– Both IT and OT face increasing numbers of targeted attacks towards their environments, like Zeus, NotPetya, Trisis, BlackEnergy…
– Lots of IT-targeted attacks created collateral damage in the OT environments due to the type of malware and their attack vectors (e.g. the numerous ransomware attacks that were seen on SCADA and ICS systems, which were spread by infected USB devices or just because the system had direct internet access).
– OT people often have far more experience in risk and safety analysis, as they have been doing it for the better part of a century.

When combining these strong points, we might just create an acceleration in the ever-so-slow development cycle of the OT environments. However, we must also keep a few important things in mind:
– OT and IT have very different goals regarding what they want to protect from cyber-attacks. IT is typically all about confidentiality and privacy, where the OT environment is all about (personal) safety, reliability and availability.
– Some technologies in IT seem like a good fit for particular problems within OT, but they might break more than they fix. OT environments often contain legacy systems dating from the eighties or even before, using proprietary protocols and might even be retrofitted to be able to communicate over IP networks. Some automated network scans could e.g. break an older RTU by just trying to ping it.

With OT environments undergoing a skill drain, there are important challenges ahead that might require innovative approaches and efficiency gains.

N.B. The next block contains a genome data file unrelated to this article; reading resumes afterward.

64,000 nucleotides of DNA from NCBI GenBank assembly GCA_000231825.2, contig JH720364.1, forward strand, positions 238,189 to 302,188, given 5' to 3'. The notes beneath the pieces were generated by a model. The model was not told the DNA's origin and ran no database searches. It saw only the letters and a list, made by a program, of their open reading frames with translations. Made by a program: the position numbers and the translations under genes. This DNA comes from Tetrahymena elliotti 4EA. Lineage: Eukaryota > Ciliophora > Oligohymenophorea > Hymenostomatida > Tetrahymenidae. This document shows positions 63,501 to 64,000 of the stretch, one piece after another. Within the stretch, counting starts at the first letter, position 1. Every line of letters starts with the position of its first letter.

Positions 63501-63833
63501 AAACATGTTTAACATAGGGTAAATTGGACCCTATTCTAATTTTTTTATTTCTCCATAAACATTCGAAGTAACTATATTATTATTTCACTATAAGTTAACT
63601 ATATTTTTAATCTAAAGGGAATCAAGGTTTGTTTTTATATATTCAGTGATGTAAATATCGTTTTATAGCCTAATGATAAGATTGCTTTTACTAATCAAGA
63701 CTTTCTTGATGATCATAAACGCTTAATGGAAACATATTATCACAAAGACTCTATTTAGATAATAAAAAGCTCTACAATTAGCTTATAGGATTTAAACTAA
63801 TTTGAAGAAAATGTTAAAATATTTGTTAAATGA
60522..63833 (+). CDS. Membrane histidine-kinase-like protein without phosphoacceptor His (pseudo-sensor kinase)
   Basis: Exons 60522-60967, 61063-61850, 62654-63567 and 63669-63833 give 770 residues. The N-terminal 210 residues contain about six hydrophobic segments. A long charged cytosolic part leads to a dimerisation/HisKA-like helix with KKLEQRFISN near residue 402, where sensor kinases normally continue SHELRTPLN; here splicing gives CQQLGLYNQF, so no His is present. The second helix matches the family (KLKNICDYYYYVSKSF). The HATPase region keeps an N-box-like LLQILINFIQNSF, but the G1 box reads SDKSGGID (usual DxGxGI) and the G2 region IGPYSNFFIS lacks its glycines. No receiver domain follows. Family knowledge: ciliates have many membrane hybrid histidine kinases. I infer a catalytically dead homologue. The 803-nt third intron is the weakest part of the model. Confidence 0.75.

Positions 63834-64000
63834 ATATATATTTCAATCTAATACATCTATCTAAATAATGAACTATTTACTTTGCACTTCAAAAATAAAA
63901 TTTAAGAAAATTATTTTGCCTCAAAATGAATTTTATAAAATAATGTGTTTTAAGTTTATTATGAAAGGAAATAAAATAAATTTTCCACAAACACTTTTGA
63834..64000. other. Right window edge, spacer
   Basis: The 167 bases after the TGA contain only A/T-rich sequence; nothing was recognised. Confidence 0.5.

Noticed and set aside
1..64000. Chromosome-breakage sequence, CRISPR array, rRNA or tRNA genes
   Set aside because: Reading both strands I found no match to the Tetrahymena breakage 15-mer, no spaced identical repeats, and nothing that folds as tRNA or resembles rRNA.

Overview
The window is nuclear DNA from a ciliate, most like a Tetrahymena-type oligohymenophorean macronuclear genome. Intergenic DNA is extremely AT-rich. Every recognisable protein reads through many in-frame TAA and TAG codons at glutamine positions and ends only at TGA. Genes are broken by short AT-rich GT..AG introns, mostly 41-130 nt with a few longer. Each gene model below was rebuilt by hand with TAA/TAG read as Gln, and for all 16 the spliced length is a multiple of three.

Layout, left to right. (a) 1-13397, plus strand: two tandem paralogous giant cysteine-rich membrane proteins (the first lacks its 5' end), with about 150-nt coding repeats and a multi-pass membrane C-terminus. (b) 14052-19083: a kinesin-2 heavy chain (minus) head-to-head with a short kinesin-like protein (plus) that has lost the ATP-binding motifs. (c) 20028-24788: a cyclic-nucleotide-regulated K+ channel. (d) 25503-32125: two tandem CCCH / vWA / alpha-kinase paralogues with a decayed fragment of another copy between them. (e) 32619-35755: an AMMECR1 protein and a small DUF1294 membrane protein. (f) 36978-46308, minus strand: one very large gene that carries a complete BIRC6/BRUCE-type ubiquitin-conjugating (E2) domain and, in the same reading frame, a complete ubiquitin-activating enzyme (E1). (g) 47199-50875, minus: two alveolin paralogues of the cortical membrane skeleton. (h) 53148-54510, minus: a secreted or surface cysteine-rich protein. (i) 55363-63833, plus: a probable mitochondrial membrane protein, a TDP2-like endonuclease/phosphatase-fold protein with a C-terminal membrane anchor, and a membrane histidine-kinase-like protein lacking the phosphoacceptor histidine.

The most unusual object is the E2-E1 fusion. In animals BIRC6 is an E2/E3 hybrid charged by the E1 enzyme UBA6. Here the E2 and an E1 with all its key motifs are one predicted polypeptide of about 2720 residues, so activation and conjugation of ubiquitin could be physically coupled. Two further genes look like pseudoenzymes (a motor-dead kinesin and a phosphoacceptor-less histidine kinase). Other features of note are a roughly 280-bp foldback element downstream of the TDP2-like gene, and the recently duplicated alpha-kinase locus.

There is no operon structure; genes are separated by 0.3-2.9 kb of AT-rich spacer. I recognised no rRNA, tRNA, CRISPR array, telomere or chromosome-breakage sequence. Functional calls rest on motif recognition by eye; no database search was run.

I would strongly advise to keep putting the IT people in OT environments and vice versa, but solely to act as advisors to one another. Both have years or even decades of experience in their respective areas and now that they are facing similar challenges, time has come to join forces and go for a safer tomorrow!

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The problem with ICS security improvements

In the BruCON workshop on ICS and SCADA security (which you can read about here), we learned how to hack ICS systems using Wireshark. In the progress of which we also came to some conclusions about problems with ICS security in real life.

One problem with ICS and SCADA systems is the limited hardware. Old PLCs run very limited chipsets, not at all comparable to the hardware that now runs our small devices. These systems were only designed to handle a very small set of data and logic actions. Even if you wanted to include them, there just isn’t any room for advanced software features like proper authentication or encryption.

Furthermore, many industrial facilities are now using unsupported PLCs. Upgrading security would mean replacing all of these old devices.

Then, if you decide to do so, making changes in the PLC environment is not so simple, when the environment is live. The focus of the business is on uptime. Awareness of ICS security is too low, so security improvements are not held in great value by the business, compared to the cost of stopping a production line.